The Soviets could not disguise their hope that Jimmy Carter would be elected president in 1976. That January, on the eve of Carter's inauguration, Brezhnev made a carefully worded speech in the Soviet city of Tula that sounded like an invitation to the new American government to turn away from recent disputes and get on with the business of detente. Carter Administration
For Soviet officials responsible for studying the United States, it would be hard to imagine a more baffling phenomenon than the Carter administration. Consider the cacophony of conflicting signals the new American government sent to Moscow:
It came into office proclaiming a ne era in world affairs, an era in which the traditional preoccupation with the Washington-Moscow axis would be suppplanted by new, equally important relationships between the U.S. and its allies in the developed world, and between the United States and the Third World. Washington's air was filled with talk of "trilateralism" and the "North-South relationship."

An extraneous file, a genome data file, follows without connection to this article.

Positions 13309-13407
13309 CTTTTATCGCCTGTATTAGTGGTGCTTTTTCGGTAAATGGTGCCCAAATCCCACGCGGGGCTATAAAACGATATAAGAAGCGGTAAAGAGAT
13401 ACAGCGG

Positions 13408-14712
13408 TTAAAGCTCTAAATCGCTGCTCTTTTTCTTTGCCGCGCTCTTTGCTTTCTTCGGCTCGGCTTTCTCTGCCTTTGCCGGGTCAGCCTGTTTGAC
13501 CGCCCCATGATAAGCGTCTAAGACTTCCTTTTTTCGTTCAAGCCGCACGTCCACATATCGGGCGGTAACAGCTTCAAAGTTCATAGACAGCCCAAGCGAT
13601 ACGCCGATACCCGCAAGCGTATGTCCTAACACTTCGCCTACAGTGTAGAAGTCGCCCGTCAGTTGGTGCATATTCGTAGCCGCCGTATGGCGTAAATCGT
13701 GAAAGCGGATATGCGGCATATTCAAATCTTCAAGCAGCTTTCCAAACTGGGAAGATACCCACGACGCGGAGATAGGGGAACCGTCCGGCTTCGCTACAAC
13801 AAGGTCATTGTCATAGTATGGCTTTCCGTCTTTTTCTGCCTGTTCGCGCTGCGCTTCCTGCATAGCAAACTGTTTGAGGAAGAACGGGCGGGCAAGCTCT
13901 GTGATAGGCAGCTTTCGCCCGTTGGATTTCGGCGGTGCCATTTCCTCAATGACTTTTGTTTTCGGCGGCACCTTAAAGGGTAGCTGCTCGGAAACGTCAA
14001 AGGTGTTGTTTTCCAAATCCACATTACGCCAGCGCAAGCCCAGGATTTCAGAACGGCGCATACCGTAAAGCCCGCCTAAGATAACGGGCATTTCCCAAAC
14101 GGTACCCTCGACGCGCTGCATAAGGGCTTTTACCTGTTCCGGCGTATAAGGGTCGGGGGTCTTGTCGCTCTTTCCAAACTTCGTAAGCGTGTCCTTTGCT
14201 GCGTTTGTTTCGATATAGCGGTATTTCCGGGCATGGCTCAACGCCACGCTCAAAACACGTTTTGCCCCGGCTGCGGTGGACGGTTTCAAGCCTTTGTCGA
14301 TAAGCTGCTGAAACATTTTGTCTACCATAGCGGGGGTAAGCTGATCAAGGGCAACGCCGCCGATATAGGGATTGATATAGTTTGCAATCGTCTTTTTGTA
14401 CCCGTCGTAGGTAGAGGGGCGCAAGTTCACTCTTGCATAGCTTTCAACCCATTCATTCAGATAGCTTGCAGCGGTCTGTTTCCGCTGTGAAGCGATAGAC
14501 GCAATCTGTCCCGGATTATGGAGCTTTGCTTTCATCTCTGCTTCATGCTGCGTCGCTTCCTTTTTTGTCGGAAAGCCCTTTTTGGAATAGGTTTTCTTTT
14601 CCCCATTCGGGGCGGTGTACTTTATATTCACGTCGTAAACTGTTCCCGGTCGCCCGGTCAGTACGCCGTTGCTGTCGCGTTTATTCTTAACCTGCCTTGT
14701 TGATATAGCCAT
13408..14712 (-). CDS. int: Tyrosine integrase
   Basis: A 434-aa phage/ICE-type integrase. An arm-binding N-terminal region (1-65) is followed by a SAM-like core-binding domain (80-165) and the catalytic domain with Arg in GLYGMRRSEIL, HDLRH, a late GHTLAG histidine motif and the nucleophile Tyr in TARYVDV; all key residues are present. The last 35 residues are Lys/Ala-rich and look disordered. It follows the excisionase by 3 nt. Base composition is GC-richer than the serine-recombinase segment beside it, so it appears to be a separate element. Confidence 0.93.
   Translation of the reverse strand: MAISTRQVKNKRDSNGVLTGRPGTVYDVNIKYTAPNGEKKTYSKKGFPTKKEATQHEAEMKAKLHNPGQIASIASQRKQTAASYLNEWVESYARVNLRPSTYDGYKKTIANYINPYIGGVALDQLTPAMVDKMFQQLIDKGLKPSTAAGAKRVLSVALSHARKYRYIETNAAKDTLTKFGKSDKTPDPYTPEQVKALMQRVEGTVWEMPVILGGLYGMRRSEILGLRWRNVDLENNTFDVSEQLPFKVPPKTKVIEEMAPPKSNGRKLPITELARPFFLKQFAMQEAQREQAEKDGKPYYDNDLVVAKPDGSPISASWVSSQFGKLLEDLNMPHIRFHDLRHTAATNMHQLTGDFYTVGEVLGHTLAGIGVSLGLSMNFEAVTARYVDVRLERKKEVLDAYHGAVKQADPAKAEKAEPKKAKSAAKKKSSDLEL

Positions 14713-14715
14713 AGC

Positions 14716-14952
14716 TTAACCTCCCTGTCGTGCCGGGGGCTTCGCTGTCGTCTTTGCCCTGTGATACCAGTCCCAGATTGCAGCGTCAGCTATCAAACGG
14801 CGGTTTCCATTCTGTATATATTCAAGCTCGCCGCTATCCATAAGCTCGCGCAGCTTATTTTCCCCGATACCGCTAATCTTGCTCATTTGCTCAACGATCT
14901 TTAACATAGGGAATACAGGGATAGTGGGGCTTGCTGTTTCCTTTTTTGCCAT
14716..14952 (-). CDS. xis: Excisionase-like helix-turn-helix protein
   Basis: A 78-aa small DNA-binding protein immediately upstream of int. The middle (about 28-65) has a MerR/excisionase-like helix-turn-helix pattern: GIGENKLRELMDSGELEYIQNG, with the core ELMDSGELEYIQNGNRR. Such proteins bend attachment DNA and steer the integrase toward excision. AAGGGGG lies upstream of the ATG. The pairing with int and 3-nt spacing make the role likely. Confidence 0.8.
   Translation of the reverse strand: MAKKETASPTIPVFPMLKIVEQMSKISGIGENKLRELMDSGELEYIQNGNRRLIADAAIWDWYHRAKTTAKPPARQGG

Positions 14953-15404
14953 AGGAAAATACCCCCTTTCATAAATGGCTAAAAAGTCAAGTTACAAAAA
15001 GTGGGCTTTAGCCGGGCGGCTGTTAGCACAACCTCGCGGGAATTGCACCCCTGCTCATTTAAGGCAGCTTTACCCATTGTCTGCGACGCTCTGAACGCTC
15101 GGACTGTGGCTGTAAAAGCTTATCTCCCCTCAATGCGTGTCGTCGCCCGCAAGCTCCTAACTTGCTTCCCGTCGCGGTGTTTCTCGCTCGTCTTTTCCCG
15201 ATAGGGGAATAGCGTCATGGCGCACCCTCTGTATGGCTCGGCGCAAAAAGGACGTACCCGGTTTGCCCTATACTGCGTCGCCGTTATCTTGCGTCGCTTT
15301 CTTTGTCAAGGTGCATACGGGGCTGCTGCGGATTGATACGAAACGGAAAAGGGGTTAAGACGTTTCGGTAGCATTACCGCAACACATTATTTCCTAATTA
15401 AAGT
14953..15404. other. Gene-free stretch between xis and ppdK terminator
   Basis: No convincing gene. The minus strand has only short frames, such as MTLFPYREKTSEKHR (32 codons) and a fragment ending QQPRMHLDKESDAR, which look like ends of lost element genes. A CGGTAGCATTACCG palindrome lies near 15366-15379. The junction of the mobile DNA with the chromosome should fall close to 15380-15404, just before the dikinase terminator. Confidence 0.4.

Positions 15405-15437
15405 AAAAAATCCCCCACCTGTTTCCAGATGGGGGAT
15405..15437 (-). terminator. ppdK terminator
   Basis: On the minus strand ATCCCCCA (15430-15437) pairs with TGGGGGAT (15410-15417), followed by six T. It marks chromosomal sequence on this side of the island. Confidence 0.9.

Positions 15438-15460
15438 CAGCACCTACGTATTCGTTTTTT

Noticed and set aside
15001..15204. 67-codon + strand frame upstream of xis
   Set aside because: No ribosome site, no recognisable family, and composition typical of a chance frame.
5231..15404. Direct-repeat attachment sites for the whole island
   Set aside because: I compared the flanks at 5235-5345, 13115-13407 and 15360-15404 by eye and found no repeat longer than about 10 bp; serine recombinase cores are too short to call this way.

None of this was directly hostile to the Soviets, but it didn't please them either. One purpose of detente, from Moscow's viewpoint, was the enhance Soviet stature in the world; these new Americans seemed to be talking about ignoring the Soviet Union.
An improvised "human rights" campaign began even before the administration formally took office. Secretary of State-designate Cyrus R. Vance had a long meeting in New York with Andrei Amalrik, a dissident Soviet writer exiled in the West whom the Soviets dismissed as a troublemaker. An official in Moscow later noted that Vance saw Amalrik even before he had met with Soviet Ambassador Anatoliy F. Dobrynin.
Then, in the first weeks of his administration, Carter sent a personal letter to Andrei Sakharov, the leading dissident in the Soviet Union. The letter was delivered through the official diplomatic pouch. The new administration said this was a sign of its concern for human rights. The Soviets saw it as direct encouragement for the only opposition movement inside their dictatorial state, a stunning affront.
The new administration sent an erratic stream of signals on SALT from its inception. Carter said repeatedly he wanted arms control, and he spoke in his inaugural address of a world without nuclear weapons. In his first policy action on the arms talks, he abruptly abandoned the Vladivostok accords and told the Soviets he wanted to go in a new direction, toward much deeper cuts in strategic armaments. His idea was applauded in Washington but rejected out of hand by the suspicious Soviets, who felt they had an American commitment to the Vladivostok formula.